I appreciate that existing government policy is not completely aligned with the spirit of this amendment. But I want to be positive, and recognise the expertise of the local government sector and the critical role that it already plays. Local authorities have a long-established role in children’s social care and the provision of secure accommodation for children. I should therefore highlight that, in practice, there are already important ways in which local authorities can be—and already are—involved in academy trusts, which we would certainly be open to utilising also in secure schools. Trusts can, and do, procure services from local authorities; some local authorities have established spin-out companies specifically to provide services to trusts and maintained schools alike. In principle, there would be nothing to prevent a spin-off company entering into an agreement with the Secretary of State for Education to establish an academy trust.

Our vision for secure schools is to take a new and innovative approach to the delivery of youth custody and to engage visionary, child-focused providers—many of which are charities—in the running of establishments. It would therefore certainly be possible, for example, for a charity and a local authority to come together to put forward a bid to establish a trust in which both parties could have some involvement across both the governance structure and the delivery of services.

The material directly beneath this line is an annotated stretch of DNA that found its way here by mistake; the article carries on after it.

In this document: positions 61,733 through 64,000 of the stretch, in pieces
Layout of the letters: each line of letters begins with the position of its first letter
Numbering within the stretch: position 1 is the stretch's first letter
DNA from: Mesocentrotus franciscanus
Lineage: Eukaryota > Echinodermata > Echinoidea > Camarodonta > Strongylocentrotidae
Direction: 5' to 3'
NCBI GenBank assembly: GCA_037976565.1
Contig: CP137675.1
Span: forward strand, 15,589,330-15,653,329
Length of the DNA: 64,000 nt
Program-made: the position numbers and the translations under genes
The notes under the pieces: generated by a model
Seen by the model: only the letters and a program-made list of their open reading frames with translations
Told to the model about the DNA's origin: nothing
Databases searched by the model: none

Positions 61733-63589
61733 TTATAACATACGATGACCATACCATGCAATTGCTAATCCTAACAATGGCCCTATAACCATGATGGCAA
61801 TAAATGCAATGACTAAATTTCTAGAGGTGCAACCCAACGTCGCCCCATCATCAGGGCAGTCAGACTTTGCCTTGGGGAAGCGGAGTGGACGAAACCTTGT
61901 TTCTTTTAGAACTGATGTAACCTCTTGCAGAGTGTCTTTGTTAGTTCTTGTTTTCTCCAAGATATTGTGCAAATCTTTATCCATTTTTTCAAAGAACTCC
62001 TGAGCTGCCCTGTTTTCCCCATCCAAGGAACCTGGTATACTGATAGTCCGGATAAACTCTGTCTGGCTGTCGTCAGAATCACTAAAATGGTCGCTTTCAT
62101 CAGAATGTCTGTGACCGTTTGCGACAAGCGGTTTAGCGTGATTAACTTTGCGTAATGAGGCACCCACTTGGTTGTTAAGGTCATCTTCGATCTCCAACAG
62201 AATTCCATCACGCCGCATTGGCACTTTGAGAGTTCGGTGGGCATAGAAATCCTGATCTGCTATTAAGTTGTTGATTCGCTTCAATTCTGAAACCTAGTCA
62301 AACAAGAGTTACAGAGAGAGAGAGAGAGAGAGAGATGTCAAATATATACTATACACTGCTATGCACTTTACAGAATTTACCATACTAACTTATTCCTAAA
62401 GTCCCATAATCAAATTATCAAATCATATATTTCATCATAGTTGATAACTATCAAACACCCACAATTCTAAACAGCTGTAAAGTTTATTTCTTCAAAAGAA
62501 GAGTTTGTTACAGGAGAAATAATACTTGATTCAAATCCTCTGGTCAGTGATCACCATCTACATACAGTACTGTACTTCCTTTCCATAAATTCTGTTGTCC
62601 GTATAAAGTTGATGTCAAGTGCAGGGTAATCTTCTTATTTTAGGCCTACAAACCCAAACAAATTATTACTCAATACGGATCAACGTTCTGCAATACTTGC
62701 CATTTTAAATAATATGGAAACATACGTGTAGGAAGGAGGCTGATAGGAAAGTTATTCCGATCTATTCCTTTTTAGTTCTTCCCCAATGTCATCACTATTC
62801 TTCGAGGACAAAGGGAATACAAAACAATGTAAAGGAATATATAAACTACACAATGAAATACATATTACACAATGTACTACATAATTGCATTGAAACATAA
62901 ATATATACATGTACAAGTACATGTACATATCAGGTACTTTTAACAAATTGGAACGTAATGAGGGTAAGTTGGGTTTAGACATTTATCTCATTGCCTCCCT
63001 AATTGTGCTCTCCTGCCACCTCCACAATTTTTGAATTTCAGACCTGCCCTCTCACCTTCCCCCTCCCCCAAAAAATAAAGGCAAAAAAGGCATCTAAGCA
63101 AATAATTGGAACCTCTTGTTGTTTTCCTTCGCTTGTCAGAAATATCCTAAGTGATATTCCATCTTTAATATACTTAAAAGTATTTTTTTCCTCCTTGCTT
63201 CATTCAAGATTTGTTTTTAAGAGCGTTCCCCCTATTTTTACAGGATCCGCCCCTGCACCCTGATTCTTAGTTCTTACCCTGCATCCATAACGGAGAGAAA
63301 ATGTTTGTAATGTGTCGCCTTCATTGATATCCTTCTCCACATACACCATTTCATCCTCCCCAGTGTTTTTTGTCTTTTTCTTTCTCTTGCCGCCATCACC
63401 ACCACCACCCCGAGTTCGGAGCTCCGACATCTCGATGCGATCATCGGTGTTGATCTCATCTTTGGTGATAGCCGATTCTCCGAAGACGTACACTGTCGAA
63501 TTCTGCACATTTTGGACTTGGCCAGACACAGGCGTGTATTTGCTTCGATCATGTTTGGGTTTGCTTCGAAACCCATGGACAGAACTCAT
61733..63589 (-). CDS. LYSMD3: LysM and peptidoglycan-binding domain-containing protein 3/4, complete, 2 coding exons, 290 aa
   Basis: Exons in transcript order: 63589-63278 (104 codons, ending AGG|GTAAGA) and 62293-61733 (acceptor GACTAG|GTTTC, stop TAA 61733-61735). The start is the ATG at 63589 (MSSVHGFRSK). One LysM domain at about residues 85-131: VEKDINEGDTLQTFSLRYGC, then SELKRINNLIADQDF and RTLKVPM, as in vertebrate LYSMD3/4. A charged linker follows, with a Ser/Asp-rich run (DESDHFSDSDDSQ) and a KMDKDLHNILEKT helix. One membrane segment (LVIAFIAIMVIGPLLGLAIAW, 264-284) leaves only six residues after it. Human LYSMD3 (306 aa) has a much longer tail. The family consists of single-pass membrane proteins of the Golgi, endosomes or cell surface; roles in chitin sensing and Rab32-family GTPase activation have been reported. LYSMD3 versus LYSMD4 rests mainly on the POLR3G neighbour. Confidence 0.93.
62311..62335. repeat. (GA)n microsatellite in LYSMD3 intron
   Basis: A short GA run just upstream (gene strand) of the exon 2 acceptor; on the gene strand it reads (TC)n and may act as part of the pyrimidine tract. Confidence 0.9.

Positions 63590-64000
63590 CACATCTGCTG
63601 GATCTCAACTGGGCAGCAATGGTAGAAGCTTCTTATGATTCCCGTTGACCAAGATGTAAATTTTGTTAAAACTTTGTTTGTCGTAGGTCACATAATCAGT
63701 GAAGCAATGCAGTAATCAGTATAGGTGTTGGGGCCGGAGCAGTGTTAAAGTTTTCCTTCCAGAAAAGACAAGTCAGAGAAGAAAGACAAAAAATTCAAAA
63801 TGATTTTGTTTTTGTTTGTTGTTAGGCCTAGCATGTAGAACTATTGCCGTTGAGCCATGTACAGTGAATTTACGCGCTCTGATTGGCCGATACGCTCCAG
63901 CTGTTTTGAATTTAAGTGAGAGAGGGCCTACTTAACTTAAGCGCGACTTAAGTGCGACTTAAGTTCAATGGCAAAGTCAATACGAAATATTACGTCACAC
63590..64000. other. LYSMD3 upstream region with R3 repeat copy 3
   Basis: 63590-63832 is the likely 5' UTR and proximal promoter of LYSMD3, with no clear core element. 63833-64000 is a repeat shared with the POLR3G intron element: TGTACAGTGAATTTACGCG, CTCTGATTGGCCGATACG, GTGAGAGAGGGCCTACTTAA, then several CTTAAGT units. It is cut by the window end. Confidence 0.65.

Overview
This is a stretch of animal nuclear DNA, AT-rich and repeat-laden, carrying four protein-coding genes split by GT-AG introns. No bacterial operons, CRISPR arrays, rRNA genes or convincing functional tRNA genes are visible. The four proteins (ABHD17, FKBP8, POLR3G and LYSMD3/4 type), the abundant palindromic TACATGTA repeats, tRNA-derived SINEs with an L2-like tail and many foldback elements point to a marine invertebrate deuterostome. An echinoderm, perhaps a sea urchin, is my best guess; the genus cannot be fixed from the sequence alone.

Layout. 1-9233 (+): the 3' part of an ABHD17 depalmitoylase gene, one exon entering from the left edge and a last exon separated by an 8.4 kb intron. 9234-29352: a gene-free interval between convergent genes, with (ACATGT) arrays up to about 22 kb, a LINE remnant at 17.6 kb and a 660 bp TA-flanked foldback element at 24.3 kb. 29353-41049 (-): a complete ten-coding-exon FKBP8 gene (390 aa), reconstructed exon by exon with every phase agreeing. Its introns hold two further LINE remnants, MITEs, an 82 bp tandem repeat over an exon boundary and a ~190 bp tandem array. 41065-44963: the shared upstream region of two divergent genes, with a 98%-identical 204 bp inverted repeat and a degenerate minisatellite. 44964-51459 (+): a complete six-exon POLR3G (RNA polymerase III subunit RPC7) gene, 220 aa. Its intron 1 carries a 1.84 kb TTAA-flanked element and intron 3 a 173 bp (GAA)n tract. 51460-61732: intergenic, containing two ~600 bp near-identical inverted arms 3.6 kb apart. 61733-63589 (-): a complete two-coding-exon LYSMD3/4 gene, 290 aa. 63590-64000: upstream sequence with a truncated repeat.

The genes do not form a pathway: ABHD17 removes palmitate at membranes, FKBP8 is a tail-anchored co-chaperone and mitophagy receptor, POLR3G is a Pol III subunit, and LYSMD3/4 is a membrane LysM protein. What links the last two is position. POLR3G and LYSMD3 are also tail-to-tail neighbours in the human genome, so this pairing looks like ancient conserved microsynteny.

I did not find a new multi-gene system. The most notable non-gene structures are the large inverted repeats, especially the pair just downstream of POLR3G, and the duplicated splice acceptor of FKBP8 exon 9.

--- Later in debate ---
Lord Rosser Portrait Lord Rosser (Lab)
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There are, as has been said, two issues here, the duty of candour and secure academies. I note what the Minister said on the duty of candour and must say that our views are rather more in line with those just expressed by the noble Lord, Lord Paddick. One might think it rather odd, particularly at the present time when trust in the police appears to be at such a low level, that the Government and the Commons decided to disagree with such an amendment, but it is their prerogative to do so.